During his pilgrimage to Mecca Malcolm sees people of different nationalities and skin colors harmoniously traveling together and praying together. He believes Islam is the reason for this harmony. He also experiences what it is like to interact with white people apart from the racism of the United States. He returns home to New York with a new sense that unity is possible between people of different races.
The Autobiography of Malcolm X is a spiritual autobiography or conversion narrative. "Spiritual autobiography" and "conversion narrative" are two names for one genre of autobiography. Popular among Protestants in 17th-century England, a conversion narrative tells how the narrator was lost in sin and then saved by faith in God. The first conversion narrative is often said to be Saint Augustine's Confessions, written in the 4th century in Latin. (Augustine was born in what is now Algeria. Malcolm X notes with bitterness that "a city named for the black African saint who saved Catholicism from heresy [St. Augustine, Florida]—was recently the scene of bloody race riots.") Although the word "confession" in Augustine's title can refer to confessing sins, the purpose of the genre is also to confess one's faith. In keeping with this genre convention, long passages of The Autobiography of Malcolm X focus on the teachings of Islam and how Malcolm X came to understand them.
Malcolm X and Haley's book fits the conversion narrative genre by also focusing on sin, which in Malcom X's worldview means abiding by the white man's power structures. At the beginning of the book Malcolm is lost in the white man's world. He tries to break out of the role white society prepares for him: he rejects the advice of his teacher Mr. Ostrowski, who told him to become a carpenter; he rejects Ella's advice to get a job, and instead he starts "hustling" or stealing and conning. But even in his attempt at freedom, he finds himself ensnared in the system of white domination and black subservience. He imitates white people, straightening his hair and parading around with a white woman. Even worse, the freedom he thinks he finds in hustling and getting high is just a trap leading him to prison.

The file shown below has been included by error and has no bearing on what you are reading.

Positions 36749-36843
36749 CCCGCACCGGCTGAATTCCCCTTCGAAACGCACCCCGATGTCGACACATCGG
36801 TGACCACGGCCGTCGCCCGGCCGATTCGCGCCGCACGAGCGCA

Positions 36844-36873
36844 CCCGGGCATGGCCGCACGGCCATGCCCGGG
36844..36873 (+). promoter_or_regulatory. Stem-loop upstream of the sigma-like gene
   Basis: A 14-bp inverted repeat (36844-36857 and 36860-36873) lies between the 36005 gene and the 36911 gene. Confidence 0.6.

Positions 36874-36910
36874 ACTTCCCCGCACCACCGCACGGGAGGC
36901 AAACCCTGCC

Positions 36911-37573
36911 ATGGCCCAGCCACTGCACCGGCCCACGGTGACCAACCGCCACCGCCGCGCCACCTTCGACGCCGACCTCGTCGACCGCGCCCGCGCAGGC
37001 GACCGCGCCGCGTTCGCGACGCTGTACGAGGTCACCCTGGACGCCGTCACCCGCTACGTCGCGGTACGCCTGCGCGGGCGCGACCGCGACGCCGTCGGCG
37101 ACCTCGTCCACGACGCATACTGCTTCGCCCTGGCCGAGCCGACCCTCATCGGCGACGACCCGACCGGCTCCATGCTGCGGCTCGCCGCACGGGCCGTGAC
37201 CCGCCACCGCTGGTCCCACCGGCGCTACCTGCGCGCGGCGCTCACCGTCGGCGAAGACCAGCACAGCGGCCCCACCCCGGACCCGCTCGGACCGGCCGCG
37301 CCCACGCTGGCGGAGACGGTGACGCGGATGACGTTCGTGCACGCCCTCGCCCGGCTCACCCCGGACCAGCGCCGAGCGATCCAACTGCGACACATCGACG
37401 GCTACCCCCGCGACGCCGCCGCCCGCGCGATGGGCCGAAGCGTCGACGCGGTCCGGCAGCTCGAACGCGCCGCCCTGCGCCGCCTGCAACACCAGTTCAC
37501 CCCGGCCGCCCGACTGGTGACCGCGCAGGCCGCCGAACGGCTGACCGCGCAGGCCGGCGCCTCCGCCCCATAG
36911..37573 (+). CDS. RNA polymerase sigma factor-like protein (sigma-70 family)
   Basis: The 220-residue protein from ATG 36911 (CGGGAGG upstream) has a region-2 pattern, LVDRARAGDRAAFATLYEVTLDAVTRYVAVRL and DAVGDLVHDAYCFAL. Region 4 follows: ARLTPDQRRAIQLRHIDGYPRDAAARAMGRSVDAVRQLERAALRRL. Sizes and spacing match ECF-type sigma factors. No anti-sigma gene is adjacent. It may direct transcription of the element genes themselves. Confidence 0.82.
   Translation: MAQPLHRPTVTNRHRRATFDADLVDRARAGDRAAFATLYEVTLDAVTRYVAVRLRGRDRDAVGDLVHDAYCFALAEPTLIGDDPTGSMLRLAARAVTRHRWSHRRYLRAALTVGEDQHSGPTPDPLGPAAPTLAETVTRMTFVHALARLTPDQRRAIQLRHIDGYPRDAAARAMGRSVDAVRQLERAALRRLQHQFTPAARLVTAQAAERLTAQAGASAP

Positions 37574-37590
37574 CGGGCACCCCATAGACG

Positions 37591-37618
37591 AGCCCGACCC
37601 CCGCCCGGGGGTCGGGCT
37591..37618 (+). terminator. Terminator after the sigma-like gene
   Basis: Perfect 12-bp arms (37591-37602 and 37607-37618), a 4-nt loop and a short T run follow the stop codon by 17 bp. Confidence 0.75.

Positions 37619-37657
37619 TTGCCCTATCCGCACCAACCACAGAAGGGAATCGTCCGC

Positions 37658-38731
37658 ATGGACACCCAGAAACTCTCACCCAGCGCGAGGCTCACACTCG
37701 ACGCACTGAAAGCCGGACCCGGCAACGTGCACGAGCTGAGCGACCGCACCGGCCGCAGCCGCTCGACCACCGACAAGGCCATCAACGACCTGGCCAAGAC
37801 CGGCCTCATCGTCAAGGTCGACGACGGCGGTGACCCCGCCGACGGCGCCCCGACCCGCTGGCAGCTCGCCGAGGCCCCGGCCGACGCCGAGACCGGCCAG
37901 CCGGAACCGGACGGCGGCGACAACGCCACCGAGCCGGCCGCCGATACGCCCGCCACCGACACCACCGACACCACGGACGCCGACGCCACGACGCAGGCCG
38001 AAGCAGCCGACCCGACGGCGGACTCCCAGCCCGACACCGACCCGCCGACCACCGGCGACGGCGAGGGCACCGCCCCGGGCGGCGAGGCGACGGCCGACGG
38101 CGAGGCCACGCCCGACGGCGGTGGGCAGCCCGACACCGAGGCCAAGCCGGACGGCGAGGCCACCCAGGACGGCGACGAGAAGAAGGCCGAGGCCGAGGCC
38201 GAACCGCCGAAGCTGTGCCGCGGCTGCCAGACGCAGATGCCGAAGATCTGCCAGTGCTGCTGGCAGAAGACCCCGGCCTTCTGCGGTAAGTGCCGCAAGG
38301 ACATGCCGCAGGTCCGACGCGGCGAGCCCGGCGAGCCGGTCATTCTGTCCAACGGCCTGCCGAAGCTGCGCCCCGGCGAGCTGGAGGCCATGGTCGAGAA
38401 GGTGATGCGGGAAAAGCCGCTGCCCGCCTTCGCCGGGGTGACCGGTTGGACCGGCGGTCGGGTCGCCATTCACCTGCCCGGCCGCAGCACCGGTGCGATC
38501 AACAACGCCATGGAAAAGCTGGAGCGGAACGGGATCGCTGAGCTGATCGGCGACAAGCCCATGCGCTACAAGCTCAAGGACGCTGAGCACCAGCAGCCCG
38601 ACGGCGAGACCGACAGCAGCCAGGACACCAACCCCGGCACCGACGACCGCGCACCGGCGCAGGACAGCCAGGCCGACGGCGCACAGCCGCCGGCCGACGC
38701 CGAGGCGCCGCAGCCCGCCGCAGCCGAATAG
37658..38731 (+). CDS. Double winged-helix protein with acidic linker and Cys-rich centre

The "savior" in The Autobiography of Malcolm X turns out to be another weak, sinning man who is trapped in the white man's world, trying to overcome it from within. Discovering Elijah Muhammad's sins leads Malcolm to a second conversion. He learns there is an older faith—Islam as it is practiced in the Middle East and elsewhere. This Islam has nothing to do with some of W.D. Fard's and Elijah Muhammad's teachings, such as their stories of a 6,000-year reign of white devils bred by the "big-headed scientist." At the same as time Malcolm learns new teachings on his pilgrimage to Mecca, he also has a new experience of being seen as a human being. Only by escaping the white man's power structure in America can Malcolm experience true salvation and conversion.